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Rebecca O’Connell // Mariomassone via Wikimedia Commons, CC BY 2.0

Japanese Bears are Moving (and Conserving) Cherry Trees with Poop

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Rebecca O’Connell // Mariomassone via Wikimedia Commons, CC BY 2.0

We know Earth’s climate is changing rapidly, but we don’t fully know what those changes will mean for our planet and its inhabitants. Every organism interacts with those around it, making it hard to trace or predict the effects of pollution, species loss, and global warming. For example: a recent report published in the journal Current Biology shows that bears and their poop are slowly moving the cherry trees up mountains near Tokyo, Japan, and out of the damaging heat of lower altitudes. 

Plants, of course, don’t have legs (stick with us, this is going somewhere). Instead, they rely on the wind and on organisms with legs, wings, and fins to pollinate their flowers, eat their fruit, and carry the seeds to new locations

A team of Japanese researchers wondered how the behavior of these seed-dispersing animals might affect a plant’s ability to withstand climate change. They focused their study on the wild cherry tree (Prunus verecunda) for two reasons: first, botanists have predicted that the tree, which grows in temperate regions, will be especially vulnerable to rising temperatures; and second, the tree’s fruit are a favorite of local animals, especially the moon bear (Ursus thibetanus)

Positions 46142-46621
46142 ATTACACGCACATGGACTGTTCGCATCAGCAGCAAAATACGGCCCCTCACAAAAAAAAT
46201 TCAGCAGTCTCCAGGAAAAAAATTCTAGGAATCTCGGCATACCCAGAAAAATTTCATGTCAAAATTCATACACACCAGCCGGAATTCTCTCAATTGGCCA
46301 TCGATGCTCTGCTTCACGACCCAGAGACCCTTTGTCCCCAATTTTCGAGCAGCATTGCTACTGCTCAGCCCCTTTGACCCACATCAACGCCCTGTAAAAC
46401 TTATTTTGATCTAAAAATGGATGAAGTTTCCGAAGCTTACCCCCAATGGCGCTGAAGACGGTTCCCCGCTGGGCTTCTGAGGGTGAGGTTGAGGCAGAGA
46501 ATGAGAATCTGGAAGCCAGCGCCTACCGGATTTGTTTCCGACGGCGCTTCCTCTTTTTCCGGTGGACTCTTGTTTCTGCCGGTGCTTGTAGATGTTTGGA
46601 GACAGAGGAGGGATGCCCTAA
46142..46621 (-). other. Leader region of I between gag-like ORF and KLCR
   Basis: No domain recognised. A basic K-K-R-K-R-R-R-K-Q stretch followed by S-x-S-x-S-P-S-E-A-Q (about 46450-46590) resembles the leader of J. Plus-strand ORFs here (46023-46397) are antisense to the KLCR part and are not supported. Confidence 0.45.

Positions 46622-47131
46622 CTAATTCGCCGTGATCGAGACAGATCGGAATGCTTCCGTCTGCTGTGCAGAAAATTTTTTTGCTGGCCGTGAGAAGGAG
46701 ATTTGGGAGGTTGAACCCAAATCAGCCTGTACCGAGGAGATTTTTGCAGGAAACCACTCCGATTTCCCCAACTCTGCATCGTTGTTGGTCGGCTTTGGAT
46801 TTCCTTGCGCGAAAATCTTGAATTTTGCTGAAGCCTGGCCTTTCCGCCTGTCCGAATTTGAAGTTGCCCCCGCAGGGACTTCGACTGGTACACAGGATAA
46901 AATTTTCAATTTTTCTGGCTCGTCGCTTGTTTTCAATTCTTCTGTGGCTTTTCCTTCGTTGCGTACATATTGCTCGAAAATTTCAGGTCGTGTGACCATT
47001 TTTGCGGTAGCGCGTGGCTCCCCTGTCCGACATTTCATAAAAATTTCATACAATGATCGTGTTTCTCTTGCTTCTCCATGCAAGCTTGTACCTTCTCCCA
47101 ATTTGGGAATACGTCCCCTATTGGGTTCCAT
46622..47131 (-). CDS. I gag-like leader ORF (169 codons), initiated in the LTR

To track the plants’ movement, the scientists compared stable oxygen isotopes in their seeds. Every tree has these isotopes, which it gets from its parent tree while it’s still a seed. The isotope ratios vary by altitude, which makes them useful in geotagging. If a pooped-out seed on a mountain has a ratio associated with a lower altitude, it means the seed must have been carried up. (Unlike some species, P. verecunda seeds are exclusively dispersed by animals.) 

The researchers found that mountain-climbing bears brought cherry trees with them, often transporting seeds several hundred meters above their parent trees. The trees took root at new altitudes, in climates just slightly cooler than those down below. But this slight difference in temperature, around 3°F, might be enough to keep the trees safe. 

This is good news for the wild cherry; not all trees will be so lucky. P. verecunda happens to be a spring-fruiting tree, which means that bears stop and snack on its fruit on their journey up the mountain. The reverse would be true for autumn-fruiting trees: their seeds would be carried to lower, less tolerable altitudes. 

"The most important implication of our study on a warming planet is that seed dispersal direction can be asymmetric," lead author Shoji Naoe of the Forestry and Forest Products Research Institute said in a press statement. "Most previous studies have predicted future plant distributions under global warming based on the simple relationships between present plant distribution and environmental factors there, assuming that there are no seed dispersal limitations and no bias in dispersal direction. However, our study indicates that predicting future plant distributions can be very uncertain without considering the seed dispersal process that determines plant movement."